The University of Johannesburg’s Photovoltaic Technology Intellectual Property (PTIP) company has undergone restructuring in the past 12 months and remained focused on commercialising thin-film solar technology (TFST) in South Africa, PTIP’s ProfessorVivian Alberts said this week.
Alberts, who developed the TFST that was patented in 2003/4, said the company has been restructured along with a new Germany-based joint venture (JV) partner.
Science and Technology Minister Naledi Pandor said that the Technology Innovation Agency and two Germany-based companies were addressing the technical challenges that hampered the commercialisation of the Johanna solar thin films.
“Currently, the partners in this project are planning to set up an extended research facility that would fine tune the technology and sell a turnkey solution (the equipment and the process technology) to companies that would like to manufacture solar cell substrates,” Pandor said in a written reply to a Parliamentary question.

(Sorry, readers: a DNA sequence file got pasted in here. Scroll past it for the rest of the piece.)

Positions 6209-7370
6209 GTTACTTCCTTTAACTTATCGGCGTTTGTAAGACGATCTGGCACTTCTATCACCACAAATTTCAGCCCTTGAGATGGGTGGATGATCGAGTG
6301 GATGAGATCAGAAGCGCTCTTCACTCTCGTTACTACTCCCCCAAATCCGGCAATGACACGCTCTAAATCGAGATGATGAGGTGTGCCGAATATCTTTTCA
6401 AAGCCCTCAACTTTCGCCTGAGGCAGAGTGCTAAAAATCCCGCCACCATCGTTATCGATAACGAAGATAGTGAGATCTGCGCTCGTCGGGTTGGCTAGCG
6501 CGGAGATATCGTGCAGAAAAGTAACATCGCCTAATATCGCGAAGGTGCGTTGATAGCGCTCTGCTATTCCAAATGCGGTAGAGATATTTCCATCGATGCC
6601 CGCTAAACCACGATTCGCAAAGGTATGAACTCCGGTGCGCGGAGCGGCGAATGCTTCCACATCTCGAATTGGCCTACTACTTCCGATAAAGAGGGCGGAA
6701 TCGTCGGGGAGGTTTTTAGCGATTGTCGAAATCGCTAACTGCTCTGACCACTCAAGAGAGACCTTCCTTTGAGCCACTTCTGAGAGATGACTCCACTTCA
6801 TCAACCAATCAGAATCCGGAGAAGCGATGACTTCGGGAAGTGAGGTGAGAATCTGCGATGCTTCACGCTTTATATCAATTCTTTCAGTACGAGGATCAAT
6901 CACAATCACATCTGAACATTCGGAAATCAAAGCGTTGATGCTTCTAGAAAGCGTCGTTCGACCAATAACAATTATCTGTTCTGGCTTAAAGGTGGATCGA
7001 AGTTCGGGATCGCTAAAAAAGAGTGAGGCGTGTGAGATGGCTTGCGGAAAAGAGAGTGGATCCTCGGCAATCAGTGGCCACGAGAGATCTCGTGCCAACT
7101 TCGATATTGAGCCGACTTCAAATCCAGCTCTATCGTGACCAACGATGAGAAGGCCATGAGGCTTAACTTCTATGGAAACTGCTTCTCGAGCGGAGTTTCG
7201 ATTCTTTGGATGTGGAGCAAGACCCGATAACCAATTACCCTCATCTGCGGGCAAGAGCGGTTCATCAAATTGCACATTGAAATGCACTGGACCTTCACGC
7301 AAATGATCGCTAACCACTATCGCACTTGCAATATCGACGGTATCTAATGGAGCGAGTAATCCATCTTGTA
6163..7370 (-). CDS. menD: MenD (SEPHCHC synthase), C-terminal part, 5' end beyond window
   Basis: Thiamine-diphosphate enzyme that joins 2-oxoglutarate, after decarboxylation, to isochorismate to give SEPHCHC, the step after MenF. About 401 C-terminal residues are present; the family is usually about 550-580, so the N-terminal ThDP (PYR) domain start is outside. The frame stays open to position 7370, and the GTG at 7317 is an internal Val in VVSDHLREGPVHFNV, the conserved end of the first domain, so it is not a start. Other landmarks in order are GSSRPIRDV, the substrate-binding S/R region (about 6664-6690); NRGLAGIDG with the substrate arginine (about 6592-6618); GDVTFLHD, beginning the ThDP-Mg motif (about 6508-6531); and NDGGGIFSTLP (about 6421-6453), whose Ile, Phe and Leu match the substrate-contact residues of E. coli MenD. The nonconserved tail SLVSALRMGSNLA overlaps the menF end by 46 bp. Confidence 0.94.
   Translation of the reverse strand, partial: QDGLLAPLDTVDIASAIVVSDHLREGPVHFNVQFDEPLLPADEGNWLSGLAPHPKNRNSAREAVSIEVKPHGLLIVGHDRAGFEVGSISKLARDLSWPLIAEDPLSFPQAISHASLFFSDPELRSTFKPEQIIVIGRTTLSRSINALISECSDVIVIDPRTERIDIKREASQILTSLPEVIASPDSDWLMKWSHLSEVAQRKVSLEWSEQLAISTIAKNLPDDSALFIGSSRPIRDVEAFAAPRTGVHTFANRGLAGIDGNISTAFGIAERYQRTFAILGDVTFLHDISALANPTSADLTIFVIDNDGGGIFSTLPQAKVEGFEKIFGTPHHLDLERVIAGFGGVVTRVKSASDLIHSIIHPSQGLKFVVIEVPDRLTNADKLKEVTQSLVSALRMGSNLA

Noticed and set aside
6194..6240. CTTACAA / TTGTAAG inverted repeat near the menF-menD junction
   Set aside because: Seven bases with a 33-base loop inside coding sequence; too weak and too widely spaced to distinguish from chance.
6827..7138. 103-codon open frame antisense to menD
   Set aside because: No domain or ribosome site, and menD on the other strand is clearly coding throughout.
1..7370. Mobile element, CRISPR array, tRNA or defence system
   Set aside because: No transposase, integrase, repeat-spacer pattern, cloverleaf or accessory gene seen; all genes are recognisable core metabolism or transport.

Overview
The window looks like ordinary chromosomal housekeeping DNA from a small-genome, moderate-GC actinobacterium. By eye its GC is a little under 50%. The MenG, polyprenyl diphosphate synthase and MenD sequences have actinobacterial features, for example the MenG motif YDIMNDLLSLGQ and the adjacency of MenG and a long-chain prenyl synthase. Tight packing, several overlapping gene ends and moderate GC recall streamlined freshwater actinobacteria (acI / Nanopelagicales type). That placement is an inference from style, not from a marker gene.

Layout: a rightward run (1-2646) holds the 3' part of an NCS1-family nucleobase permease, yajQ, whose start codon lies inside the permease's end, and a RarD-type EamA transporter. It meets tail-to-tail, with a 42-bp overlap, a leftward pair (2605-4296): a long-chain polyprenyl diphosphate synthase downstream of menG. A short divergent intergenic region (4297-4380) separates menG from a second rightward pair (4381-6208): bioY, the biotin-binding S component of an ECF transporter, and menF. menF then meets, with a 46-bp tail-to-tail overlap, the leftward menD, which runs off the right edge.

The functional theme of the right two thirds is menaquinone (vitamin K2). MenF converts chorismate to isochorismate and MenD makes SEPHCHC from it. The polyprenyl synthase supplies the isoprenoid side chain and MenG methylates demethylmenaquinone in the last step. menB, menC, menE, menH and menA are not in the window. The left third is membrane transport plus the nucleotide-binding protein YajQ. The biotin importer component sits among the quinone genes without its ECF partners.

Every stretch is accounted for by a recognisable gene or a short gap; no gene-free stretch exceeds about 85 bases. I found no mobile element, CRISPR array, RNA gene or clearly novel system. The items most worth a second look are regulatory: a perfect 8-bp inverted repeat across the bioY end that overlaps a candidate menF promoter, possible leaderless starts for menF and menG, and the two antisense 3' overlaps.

Work is under way at the Stellenbosch Technopark, in the Western Cape, on improving the technology, Alberts said.
Its German partner was providing the key equipment at the plant to “take the technology to a key level internationally”.
Alberts revealed to Engineering News Online that government, which has funded research and development and pilot facilities in the past, has recently invested into the commercial facility.
“This is an important step to establish a commercial entity in South Africa, as well as to reinforce the company technically in the global arena,” he said.
The TFST has been commercialised in China and Germany, but Alberts said the process in South Africa remained complex. “We continue to do our level best in South Africa, but we do not have subsidies and it remains challenging to set up,” he added.
The initially envisaged, R1-billion Paarl facility, which would manufacture the thin-film solar modules, has been placed on hold.